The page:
2. “What do you call that?” “Illegal.” (Nate)
McElwain digs himself deeper with every word here, stutters abound. The silence in the room as he tries to explain himself is immediately followed by the pouncing of multiple coaches, as they ruthlessly call him out on his dirty tactic. If your ultimate defense is “No, no, that’s totally legal”, wearing a giant smirk, you probably need to take the L, and fast.
This reminds me of a certain somebody trying to cover up the dirty deed he committed.
3. Bird/Rabbit (Derrik)
Jim McElwain is a national treasure. He is the uncle at family parties who just tells you how it is when the conversation gets overly complicated. That is exactly what he did here when host Chris Spielman said that, as a defender, code words were used to tell if the offense was running the ball or throwing it based on alignment. If the ball was going in the air, the defense called ‘bird.’ If the offense’s alignment showed run, the defense called ‘rabbit.’ It’s a fairly simple call out system, but not simple enough for Uncle Mac.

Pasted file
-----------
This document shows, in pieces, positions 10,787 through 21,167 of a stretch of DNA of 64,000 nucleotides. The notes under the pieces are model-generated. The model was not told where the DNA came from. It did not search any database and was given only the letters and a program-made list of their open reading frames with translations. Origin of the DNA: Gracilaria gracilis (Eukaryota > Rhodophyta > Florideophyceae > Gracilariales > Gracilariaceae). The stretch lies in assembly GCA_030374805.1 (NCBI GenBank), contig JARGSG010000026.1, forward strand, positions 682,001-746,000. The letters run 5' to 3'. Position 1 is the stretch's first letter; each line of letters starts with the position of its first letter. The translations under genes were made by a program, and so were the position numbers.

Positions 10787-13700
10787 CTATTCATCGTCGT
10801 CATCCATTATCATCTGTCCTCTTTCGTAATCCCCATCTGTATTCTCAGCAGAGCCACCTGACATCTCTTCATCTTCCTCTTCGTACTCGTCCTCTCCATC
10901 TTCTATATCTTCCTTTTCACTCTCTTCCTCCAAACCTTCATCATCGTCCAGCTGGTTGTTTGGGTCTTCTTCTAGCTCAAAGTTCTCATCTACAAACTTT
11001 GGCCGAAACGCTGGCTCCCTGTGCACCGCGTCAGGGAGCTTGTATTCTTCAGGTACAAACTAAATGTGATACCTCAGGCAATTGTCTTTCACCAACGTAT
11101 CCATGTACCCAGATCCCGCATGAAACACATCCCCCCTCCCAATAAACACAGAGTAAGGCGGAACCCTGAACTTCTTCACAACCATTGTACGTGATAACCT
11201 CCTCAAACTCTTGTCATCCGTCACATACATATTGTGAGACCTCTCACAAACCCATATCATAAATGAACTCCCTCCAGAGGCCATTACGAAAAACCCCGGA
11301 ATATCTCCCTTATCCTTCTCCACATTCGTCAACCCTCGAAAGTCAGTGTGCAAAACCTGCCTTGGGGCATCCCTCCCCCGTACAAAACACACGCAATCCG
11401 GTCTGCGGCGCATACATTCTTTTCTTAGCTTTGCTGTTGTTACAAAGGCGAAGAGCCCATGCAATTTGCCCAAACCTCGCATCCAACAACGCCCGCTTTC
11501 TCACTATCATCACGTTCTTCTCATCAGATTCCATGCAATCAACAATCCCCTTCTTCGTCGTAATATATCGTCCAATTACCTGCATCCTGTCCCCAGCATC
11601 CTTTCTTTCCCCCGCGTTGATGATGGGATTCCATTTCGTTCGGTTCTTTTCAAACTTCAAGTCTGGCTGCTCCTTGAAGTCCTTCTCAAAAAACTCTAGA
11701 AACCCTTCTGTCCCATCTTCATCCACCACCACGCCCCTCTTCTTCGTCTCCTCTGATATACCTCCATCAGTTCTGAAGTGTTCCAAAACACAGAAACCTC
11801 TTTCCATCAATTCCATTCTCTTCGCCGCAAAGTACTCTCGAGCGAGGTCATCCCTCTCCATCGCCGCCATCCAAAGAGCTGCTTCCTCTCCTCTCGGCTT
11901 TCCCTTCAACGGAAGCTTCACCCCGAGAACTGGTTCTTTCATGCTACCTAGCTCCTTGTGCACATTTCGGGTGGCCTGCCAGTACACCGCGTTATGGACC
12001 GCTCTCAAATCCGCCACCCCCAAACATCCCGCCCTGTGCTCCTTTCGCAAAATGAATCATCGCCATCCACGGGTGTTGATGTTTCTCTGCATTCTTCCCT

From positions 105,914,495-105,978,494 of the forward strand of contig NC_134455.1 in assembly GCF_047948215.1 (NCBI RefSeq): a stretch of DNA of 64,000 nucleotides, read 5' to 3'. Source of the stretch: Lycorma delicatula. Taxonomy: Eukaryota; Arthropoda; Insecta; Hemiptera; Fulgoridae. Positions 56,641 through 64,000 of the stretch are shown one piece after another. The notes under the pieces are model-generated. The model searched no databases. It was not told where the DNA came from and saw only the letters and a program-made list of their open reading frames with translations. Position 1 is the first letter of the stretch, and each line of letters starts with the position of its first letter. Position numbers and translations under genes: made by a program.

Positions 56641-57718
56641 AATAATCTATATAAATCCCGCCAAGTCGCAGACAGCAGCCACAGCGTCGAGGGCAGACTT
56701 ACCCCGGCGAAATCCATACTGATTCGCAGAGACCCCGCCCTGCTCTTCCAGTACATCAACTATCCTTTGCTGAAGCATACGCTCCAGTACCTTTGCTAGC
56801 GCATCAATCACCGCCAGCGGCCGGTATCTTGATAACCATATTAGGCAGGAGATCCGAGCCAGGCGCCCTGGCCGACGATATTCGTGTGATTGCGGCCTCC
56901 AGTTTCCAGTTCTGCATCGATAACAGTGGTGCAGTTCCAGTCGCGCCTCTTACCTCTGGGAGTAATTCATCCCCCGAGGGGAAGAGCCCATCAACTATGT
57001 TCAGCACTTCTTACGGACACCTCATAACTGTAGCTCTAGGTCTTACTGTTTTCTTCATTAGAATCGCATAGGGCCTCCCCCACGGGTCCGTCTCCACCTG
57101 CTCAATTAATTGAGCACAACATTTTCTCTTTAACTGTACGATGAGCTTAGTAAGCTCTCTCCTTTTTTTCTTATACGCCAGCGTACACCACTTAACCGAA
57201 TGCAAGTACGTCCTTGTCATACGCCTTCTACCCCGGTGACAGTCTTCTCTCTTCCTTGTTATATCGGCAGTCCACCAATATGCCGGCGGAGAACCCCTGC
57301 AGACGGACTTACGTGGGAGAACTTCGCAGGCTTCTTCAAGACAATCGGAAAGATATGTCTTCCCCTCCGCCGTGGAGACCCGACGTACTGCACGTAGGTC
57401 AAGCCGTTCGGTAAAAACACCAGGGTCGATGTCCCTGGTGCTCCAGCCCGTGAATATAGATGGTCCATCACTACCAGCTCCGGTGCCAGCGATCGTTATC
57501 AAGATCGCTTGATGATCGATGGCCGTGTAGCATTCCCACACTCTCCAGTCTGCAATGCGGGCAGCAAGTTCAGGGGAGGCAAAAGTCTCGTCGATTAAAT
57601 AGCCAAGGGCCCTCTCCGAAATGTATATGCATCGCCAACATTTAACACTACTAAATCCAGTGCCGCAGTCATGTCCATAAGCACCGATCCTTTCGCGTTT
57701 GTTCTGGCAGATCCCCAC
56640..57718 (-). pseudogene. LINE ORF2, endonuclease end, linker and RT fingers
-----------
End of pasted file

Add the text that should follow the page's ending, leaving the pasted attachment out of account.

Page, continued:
After a bit of discussion and back-and-forth from some other coaches about the call outs, McElwain leans back casually in his chair and says “In Montana, they call it ‘run’ or ‘pass’.” He wasn’t having this new age bullshit. Where McElwain comes from, electricity is a myth, kids can drive a tractor by the age of five and football players just say ‘run’ or ‘pass.’ It’s as simple as that. He’s a simple man with simple ways. He doesn’t need no fancy calls to win the big game.
4. MOMENTUM IS REAL (Nate)